Throughout high school I spent a lot of time focusing on deciding a career path. It was obvious from the start that I would never go into teaching or nursing like the other girls in my graduating class. I wanted a career that would be both interesting and exciting while allowing me to have unique experiences. It was not long before I decided on forensic anthropology. I often receive bewildered looks followed by “what is that?” when I tell someone my chosen career path. Despite intentionally choosing a unique career it frustrates me to have to explain what forensic anthropology is over and over again. It is this frustration that lead me to decide to write my final paper on it. I am going to give an overview of forensic anthropology in order to explain the different aspects of that career as well as explore the topic for my own benefit.
What it is:
Simply put, forensic anthropology is the application of the science of physical or biological anthropology to the legal process, but in order to explain it in layman’s term further exploration is required. By itself anthropology is the study of humans. Practicing anthropologists study one, if not more, of the four subcategories of anthropology. These areas include cultural anthropology, the study of different cultures around the world, linguistic anthropology, the study of languages and how they shape a culture, archaeological anthropology, the study of artifacts left behind by past civilizations, and physical anthropology, the study of human remains.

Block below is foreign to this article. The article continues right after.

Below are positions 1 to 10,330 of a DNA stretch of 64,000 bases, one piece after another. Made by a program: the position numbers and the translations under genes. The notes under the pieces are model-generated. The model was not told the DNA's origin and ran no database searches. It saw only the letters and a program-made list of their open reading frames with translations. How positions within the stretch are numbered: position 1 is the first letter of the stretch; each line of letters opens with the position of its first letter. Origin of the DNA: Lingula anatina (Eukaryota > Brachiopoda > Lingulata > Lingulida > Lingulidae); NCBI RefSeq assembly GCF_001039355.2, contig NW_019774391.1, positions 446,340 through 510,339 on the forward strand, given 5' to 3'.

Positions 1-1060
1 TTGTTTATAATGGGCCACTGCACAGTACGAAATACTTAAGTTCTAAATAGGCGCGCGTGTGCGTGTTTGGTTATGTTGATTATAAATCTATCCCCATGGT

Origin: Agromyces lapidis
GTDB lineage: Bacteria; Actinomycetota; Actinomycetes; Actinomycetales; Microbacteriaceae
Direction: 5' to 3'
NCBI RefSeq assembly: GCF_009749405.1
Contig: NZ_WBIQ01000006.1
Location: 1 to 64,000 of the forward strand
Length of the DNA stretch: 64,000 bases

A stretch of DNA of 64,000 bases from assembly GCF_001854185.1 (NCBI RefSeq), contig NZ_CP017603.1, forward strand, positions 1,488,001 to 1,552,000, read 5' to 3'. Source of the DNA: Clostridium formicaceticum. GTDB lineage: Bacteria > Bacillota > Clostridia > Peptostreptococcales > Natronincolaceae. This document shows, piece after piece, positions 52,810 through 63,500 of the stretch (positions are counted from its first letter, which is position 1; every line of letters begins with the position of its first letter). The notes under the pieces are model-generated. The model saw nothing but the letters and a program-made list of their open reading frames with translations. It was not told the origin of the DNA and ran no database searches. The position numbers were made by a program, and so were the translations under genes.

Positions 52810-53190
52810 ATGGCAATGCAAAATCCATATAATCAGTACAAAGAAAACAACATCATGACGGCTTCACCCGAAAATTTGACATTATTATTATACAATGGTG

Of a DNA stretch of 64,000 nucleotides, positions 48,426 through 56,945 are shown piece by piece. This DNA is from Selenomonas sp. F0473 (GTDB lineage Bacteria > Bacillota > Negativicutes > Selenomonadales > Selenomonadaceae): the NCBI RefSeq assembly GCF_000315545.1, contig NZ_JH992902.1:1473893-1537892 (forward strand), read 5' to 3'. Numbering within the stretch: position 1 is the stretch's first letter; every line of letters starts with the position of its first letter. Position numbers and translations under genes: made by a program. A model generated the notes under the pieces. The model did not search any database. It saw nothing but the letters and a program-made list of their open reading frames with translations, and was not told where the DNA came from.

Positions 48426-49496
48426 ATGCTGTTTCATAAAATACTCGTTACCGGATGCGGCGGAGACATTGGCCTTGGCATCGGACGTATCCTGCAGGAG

Over the years physical anthropologist have developed and used methods to study bones in order to discover things about individuals who lived in the past. These method help them answer questions about the remains they are studying. Some questions physical anthropologists try to answer include: Was the individual male or female? How old were they at the time of their demise? How tall were they? All these questions allow them to learn as much as possible from each set of remains.